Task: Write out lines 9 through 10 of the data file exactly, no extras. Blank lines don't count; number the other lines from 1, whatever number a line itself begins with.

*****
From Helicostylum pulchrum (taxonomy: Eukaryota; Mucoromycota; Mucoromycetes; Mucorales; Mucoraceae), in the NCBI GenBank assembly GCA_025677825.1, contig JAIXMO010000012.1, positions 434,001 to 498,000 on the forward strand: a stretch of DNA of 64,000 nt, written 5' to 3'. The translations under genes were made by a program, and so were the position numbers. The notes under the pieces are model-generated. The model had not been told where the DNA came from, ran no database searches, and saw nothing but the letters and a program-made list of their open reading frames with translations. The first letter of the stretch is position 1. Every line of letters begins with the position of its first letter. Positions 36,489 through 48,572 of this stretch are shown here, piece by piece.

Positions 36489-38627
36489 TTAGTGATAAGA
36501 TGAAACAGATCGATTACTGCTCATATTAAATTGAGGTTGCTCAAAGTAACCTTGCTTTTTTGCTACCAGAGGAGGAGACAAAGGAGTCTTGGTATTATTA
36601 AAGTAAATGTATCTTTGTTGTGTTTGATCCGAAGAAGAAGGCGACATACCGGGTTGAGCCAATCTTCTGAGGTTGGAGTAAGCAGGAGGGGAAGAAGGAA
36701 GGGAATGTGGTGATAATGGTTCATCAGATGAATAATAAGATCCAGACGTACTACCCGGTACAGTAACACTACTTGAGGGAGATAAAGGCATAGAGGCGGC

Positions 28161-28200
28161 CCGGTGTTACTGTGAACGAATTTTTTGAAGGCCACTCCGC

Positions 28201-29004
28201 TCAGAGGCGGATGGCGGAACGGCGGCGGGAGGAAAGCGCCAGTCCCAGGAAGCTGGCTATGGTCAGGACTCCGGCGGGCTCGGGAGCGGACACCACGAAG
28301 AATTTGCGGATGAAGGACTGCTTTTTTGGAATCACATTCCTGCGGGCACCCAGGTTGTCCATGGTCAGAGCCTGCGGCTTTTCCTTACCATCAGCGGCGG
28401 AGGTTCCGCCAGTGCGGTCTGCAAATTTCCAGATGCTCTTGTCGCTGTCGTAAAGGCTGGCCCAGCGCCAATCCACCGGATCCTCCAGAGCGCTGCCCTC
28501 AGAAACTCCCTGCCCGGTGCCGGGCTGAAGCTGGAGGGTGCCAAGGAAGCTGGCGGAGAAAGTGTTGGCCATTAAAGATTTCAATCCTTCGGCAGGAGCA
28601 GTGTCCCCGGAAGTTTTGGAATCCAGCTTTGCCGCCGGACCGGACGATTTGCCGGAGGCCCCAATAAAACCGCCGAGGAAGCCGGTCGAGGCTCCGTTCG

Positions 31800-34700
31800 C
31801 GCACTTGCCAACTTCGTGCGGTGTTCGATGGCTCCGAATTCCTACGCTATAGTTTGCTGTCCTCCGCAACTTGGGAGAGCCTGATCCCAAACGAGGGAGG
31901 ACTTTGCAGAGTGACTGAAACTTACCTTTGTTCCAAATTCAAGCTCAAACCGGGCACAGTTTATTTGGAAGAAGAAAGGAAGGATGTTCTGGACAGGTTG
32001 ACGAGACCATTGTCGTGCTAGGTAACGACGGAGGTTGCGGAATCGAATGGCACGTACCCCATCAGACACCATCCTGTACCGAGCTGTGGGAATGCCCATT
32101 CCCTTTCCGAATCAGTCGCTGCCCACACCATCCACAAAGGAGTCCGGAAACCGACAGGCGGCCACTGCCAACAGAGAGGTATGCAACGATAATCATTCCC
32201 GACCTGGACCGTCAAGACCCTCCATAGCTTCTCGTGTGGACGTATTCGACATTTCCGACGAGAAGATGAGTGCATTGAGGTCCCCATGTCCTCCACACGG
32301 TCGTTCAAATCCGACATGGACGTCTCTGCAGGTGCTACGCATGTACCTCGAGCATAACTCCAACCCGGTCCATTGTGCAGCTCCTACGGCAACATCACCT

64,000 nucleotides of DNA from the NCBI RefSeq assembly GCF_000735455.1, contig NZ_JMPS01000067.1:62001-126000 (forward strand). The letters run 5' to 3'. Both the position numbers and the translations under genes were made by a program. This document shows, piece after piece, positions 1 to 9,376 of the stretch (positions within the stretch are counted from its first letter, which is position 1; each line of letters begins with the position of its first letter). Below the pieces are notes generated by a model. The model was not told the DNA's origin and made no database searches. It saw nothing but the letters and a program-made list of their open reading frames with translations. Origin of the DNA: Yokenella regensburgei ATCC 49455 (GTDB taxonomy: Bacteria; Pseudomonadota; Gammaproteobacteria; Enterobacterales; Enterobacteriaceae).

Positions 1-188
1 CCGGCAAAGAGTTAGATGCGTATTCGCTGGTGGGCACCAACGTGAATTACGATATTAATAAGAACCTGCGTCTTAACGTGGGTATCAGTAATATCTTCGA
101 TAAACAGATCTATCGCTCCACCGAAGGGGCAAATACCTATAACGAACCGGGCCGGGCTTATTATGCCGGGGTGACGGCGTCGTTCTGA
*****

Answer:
Positions 28201-29004
28201 TCAGAGGCGGATGGCGGAACGGCGGCGGGAGGAAAGCGCCAGTCCCAGGAAGCTGGCTATGGTCAGGACTCCGGCGGGCTCGGGAGCGGACACCACGAAG